The Supreme Court took special care to rule that its decision would apply both prospectively and retroactively.  Thus, anyone with a pending PFS issue in the Fifth DCA that has relied on Goldy should take special note–you may have already lost your right to accept a proposal for settlement if more than 30 days has passed without a court order granting an extension.

The Supreme Court’s main ruling was also rather broad, and likely intentionally so.  It expressly stated Rules 1.090 and 1.442 do not, and did not, provide for tolling of the time periods by the filing of a motion for extension and are applicable to this and all other cases.”  Thus, no motion for extension of time will ever toll time in the trial court, whether it involves a PFS or a completely different proceeding (unless the rule specific to your proceeding provides for it).

These are dangerous traps for the unwary, both trial attorneys who are accustomed to trial judges allowing tolling as a matter of course, and for appellate practitioners in trial courts because they are accustomed to working with the Florida Rules of Appellate Procedure (which do provide for tolling on most motions on appeal, see rule 9.300.  Don’t get caught by this new trap!  If you have any concerns about how this new decision may impact your trial court case, give us a call and we can help.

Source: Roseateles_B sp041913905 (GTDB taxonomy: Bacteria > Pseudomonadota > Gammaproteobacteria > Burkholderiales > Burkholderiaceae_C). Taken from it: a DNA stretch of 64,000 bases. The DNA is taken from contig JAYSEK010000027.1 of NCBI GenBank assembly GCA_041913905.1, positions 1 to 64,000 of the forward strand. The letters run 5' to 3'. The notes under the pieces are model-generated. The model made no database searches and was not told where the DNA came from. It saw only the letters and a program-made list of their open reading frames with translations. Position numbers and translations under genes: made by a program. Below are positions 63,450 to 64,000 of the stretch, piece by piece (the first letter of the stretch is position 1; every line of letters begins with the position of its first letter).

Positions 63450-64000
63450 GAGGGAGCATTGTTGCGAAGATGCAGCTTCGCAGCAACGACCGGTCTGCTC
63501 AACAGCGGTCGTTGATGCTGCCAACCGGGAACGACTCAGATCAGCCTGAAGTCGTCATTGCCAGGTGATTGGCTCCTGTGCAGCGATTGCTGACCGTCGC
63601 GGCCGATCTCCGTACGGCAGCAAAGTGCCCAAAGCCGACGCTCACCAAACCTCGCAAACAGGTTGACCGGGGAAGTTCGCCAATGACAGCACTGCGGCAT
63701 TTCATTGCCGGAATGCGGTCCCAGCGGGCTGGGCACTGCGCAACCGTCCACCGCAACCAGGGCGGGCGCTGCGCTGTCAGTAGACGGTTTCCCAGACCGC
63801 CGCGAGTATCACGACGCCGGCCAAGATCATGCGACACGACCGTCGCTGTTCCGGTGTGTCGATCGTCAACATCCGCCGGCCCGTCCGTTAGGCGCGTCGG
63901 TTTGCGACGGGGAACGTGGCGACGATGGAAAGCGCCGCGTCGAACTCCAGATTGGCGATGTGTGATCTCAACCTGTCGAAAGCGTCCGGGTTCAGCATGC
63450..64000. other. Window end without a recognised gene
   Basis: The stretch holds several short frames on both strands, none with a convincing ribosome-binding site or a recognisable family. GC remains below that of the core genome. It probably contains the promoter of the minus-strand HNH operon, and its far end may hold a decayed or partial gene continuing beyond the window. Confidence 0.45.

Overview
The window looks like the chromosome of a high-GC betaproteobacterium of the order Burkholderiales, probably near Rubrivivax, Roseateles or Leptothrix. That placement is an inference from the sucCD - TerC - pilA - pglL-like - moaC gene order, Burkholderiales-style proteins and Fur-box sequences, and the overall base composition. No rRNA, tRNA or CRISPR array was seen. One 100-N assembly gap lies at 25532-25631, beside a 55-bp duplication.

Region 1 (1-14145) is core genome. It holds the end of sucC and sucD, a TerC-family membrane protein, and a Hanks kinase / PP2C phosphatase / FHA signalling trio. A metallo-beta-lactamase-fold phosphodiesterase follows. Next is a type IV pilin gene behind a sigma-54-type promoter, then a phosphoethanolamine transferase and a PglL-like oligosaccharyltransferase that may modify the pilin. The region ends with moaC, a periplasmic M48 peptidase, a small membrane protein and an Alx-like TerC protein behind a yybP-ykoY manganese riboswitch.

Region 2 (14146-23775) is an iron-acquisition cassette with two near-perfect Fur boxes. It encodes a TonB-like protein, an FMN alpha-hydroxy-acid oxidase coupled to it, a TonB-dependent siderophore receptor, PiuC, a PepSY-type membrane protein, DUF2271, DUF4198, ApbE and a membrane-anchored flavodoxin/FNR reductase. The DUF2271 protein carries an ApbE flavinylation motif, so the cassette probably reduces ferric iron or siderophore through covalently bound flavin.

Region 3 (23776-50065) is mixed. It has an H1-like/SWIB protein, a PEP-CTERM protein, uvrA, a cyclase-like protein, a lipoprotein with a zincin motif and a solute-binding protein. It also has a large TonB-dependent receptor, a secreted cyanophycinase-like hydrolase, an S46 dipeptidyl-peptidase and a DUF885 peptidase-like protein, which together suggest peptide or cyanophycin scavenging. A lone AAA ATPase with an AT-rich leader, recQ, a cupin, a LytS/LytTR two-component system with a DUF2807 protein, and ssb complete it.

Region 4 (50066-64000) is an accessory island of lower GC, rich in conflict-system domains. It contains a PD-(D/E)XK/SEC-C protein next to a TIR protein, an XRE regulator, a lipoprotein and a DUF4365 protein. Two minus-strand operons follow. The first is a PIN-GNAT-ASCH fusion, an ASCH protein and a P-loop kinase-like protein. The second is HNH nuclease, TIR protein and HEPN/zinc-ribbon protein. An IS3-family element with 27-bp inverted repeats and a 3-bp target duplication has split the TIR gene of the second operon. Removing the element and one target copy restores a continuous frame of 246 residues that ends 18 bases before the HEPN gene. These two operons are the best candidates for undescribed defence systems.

Full disclosure: Jared Krukar was involved in the litigation of this case at the Second District Court of Appeal level.

Have You Seen the Second DCA’s New Procedures on Oral Argument?

Jared and Judges of Second D C A at Practicing Before the Second D C A C L E.

Jared Krukar introduces the judges of the court at the 2017 Practicing Before the Second DCA CLE presented by the Florida Bar Appellate Practice Section. Photo by Kristin Norse.

The Second District Court of Appeal has long been known for its liberality in granting oral argument, but also had a discrete list of types of cases in which it would almost never do so.  However, the Court recently updated its Internal Operating Procedures[.pdf] (“IOPs”) to reduce the list of exceptions and leave the judges with more express discretion.

The prior Internal Operating Procedures expressly listed six types of cases where oral argument was “not generally permitted.”

The IOPs were last amended on October 15, 2015.  In that version, the Court stated it would generally not permit oral argument in appeals in which a pro se party is incarcerated, reemployment assistance appeals, original proceedings, postconviction appeals, 9.130 final and nonfinal appeals, and motions.

The Court always had discretion to grant oral argument in any of these cases, but rarely deviated from the list.